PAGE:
- a blog about food and value

Shop Review: Glendalough Fayre, Wicklow



As Jackeen blow-ins to Wicklow, Glendalough Fayre in Laragh came in handy.

We’d come from Dublin where there were ethnic food shops everywhere, where specialised ingredients like asefetida, banana leaves, and preserved lemons grew on trees, to a place where our nearest supermarket was at least half an hour away.

Glendalough Fayre – our nearest shop – saved the day more often than not. Regularly frequented by day-trippers to Glendalough, it is in fact a independent wholefood shop and really fancy convenience store.

It’s right next door to incredible Tea House Restaurant. Magazines and papers sit alongside fancy chocolates and cakes, freshly baked breads, organic fruit, veg and dairy, high-quality ready meals, all sorts of artisan pickles and relishes, spices and herbs, lentils and beans, quality tinned fish, and so on. They once apologised to me for being out of rocket (which reminds me of Jean’s post on middle class food woes).

It’s also got some lovely wines and an organic deli counter, which I haven’t eaten from because, organic or not, I’m not prepared to pay over €5 for a sandwich when I live just around the corner. The deli seems quite popular though and I reckon it’s perfect for a lunch or picnic on the way to Glendalough.

We tried not to go here too often as you’d always go down for coconut milk and come back with a box of chocolates, a block of good cheese, bread, relishes, lemonades, wine, ice cream, spending well over €30 you didn’t have.

A year ago, a lot of Glendalough Fayre’s food was a rather random collection of what you imagined a businessperson might think foodies would like and the prices were ridiculous. But it has vastly improved: prices are down and food quality seems to be up. Their fresh baguette as €2 is the type of real, French bread you can happily eat by itself with no oil or butter.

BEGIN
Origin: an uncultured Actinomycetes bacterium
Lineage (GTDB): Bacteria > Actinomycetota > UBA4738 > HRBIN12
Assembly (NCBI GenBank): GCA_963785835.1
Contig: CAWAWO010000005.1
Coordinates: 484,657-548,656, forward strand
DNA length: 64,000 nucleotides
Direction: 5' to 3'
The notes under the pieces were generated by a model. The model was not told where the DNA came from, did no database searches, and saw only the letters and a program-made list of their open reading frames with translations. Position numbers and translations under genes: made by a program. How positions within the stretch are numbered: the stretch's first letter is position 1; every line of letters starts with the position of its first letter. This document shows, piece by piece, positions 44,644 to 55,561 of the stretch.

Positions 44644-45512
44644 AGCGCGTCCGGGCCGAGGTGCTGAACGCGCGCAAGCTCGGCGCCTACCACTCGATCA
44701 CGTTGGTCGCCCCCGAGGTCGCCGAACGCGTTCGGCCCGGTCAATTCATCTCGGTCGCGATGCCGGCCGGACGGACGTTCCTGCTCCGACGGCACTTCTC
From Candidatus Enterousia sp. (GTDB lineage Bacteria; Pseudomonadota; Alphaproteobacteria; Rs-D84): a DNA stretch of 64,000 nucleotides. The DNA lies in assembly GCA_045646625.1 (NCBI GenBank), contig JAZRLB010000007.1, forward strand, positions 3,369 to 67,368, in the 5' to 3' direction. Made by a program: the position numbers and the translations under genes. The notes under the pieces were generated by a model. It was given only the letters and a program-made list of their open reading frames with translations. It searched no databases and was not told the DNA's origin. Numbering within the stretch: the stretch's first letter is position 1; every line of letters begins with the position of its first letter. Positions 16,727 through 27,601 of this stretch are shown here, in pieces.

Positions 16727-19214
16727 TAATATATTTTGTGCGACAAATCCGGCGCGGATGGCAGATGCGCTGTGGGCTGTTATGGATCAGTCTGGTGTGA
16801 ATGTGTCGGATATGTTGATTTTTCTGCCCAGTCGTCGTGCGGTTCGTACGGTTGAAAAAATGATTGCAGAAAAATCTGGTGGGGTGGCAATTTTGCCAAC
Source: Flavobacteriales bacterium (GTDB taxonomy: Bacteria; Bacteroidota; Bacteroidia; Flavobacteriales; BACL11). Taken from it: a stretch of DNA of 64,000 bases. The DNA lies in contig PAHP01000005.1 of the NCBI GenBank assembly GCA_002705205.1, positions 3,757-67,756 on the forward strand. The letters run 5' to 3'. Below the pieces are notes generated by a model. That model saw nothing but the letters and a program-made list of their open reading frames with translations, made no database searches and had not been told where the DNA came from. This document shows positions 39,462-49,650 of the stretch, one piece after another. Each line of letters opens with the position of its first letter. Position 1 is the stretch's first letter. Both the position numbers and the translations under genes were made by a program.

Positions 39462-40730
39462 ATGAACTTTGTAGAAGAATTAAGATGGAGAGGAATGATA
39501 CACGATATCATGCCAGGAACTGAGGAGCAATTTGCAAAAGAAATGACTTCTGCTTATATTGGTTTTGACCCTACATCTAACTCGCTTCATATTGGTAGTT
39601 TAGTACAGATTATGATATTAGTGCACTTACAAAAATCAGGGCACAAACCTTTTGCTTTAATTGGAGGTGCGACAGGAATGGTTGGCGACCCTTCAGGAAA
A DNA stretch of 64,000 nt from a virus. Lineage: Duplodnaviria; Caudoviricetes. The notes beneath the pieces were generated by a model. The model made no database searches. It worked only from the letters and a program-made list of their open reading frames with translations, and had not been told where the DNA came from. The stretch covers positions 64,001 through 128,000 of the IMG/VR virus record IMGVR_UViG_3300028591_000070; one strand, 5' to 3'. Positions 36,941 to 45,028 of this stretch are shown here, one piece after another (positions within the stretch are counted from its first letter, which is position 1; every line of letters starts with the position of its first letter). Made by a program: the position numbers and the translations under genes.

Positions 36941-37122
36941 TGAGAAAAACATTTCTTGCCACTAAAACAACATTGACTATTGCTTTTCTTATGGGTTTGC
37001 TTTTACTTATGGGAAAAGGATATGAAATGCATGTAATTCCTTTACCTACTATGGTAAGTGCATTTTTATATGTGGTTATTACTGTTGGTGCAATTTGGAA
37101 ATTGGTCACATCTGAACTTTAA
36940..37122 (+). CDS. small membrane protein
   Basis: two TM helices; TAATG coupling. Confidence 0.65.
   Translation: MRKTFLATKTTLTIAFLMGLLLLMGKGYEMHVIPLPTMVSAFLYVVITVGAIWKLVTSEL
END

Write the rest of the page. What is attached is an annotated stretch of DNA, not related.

It’s still not cheap. I saw a packet of biscuits in there a few weeks ago that cost over €1 more than SuperValu (Deansgrange). But, in fairness, very few convenience stores or similar food shops (just think Donnybrook Fair) are; you’re generally paying for choice and higher quality food.

Price Check: Friday May 22

  • Biona Peeled Tomatoes – €1.29
  • Organic Green Lentils (500g) – €1.60
  • French Baguette – €2
  • Organic Lemonade (can) – €1.60
  • Tayto Waffles (26g) – 52c


  1. Baguette €2? *faints*

  2. It was a really, really, really good baguette. Better than most bread I’ve ever eaten in France. Started buying a lot of it.

  3. Fair dues then. I can’t really talk, I used to buy my bread from La Maison des Gourmets.

  4. A baguette (and a very good traditional, sourdough one) in France is 1 euro at the most. And French complain that they are being ripped off….
    When on holidays there, I buy my bread from an organic shop and the sesame or poppy baguette costs me 1.20 euros. I would live on it alone it’s so good